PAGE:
“You’re happy now, but just wait until you’re married for (fill in the blank) years.” You may have heard this phrase, or something like it. You may have said it yourself. Regardless of who says it, they are not alone in that view. It is commonly believed in our culture (and, until relatively recently, in relationship science) that relationships are wonderful in the beginning, filled with a romantic love that people should enjoy while they can, as the decline in relationship happiness and romantic love will inevitably come.
Sadly, because this is a widely held idea, it is may also be commonplace for people to get married or enter long-term relationships believing at some level that the beginning is as good as it’s ever going to get. Just imagine making a new friend or having a child with the notion that your best years with your friend or child are at the beginning, and that it’s all downhill from there. What a dismal vision!
According to recent research on long-term marriages and partnerships, it is also an untrue vision. It turns out that there is more than one path relationships can take from their start to their finish (i.e., divorce/breaking-up, or death). Relationship scientists have found that the waters were a bit muddied in previous relationship research because couples who would ultimately follow different long-term relationship paths got mixed together into a single group. This created the illusion that relationships generally decline (Lavner, Bradbury, & Karnet, 2012). True, a number of couples will follow that declining path. However, research shows that what most strongly distinguishes couples whose relationship happiness will decline from those who will remain stably happy (58% of husbands and 69% of wives) over time is actually what they were like at the start of their relationship. What this means is that people whose happiness declines are actually the ones who had more problems to begin with (Lavner, Bradbury, & Karney, 2012). So, if you want to get a sense of where your relationship may be heading, you might want to consider how it was at the start. As one of my wise former psychology mentors always used to say, the best predictor of future behavior is past behavior.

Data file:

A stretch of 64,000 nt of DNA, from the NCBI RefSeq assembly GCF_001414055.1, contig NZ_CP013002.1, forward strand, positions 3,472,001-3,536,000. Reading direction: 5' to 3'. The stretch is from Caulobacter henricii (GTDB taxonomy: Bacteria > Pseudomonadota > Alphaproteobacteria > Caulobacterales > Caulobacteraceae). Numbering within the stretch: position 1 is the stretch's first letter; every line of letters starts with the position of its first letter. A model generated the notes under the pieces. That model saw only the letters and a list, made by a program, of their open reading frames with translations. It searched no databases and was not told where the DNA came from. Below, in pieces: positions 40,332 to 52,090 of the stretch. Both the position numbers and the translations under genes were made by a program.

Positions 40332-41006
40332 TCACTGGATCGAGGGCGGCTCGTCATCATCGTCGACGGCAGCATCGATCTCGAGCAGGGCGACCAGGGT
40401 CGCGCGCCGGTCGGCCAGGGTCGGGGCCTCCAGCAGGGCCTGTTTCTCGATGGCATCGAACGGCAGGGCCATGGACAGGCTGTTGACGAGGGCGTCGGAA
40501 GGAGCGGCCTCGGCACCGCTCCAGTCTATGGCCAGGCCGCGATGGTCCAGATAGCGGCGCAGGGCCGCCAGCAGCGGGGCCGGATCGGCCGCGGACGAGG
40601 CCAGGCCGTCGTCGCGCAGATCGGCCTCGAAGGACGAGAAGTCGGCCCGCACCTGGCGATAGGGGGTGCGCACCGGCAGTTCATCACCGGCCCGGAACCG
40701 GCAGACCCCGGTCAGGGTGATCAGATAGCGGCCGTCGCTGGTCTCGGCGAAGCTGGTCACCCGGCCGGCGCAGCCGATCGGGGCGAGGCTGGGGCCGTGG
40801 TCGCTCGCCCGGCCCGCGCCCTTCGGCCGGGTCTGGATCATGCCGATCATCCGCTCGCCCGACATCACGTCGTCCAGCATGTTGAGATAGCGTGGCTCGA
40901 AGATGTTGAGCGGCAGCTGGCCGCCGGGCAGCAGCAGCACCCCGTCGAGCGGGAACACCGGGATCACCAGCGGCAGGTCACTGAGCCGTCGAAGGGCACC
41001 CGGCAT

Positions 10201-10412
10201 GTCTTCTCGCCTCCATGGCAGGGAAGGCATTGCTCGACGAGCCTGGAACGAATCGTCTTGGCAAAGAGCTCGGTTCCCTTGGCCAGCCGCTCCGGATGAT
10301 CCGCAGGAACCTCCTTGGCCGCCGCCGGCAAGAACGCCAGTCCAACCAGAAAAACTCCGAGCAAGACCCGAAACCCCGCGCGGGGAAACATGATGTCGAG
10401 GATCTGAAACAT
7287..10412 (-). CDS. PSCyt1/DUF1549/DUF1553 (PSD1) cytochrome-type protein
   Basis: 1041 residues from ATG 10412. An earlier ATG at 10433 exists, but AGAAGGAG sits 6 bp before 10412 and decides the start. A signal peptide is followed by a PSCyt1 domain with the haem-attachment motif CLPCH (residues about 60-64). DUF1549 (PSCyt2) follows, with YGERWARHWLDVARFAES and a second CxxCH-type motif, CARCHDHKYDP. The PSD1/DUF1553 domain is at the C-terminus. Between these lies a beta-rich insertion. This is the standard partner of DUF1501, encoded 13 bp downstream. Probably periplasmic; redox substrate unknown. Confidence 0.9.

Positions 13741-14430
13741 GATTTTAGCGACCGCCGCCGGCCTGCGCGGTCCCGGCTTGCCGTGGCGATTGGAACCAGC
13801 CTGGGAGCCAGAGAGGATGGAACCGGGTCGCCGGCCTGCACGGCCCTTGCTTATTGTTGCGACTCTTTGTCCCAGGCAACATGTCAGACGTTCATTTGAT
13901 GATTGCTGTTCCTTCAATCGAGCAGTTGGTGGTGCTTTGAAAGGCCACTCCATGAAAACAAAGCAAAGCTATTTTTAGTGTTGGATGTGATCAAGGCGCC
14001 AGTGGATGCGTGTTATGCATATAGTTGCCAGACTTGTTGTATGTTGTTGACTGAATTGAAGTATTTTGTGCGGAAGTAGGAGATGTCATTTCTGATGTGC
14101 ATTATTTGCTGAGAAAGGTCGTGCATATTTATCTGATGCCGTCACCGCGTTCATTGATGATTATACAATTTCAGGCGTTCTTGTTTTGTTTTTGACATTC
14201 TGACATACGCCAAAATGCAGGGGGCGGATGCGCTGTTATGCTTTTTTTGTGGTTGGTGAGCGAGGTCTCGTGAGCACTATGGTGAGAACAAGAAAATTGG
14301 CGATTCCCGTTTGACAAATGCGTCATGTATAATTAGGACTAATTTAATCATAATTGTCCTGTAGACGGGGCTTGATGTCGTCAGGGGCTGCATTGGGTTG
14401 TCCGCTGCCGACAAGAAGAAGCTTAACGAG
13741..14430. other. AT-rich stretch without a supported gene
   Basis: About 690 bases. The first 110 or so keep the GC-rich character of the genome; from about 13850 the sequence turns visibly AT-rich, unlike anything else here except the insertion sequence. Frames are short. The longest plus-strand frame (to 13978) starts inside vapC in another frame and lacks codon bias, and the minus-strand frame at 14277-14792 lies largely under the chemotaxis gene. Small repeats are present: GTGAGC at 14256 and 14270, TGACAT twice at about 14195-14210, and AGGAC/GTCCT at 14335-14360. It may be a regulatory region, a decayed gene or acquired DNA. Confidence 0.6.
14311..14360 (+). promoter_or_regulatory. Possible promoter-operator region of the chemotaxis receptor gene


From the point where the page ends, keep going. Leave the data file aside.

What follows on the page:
A nationwide study supports the idea that many couples can and do enjoy enduring close connections and intense romantic love (Acevedo, Aron, Huddy, & Mashek, 2012). Among people who were married for at least 30 years, 35% of husbands and 40% of wives said that they were “very intensely in love” with their spouse. Those who said they were intensely in love also tended to be physically affectionate with their spouse, to think positively about their spouse, and to share in enjoyable, engaging activities.
Now, what if those who said they were intensely in love only did so because they wanted to put on a positive front to the person interviewing them? As the study’s authors pointed out, when people talk about their marriages, they generally admit if it isn’t working. So, the idea that these were people pretending to be in love isn’t a likely one.
Research aside, it just intuitively makes sense that not all relationships follow the same long term path. Why would they? Although it is possible that you will be less happy and in love with your partner over time, it is also quite possible that you will enjoy a deeply enriching, loving, passionate, secure connection with someone that is as at least as good (or better!) at 30 years as it is at three months. A relationship’s opportunity to grow to a deeper, more loving and meaningful place happens with time (e.g., 30 years), not with a few initial dates (i.e., three months). So if you’re with someone who you love deeply, who you like greatly, and who you’re grateful to have in your life, allow yourself to let go of myths that say the good times won’t last. Focus instead on enjoying and savoring each moment.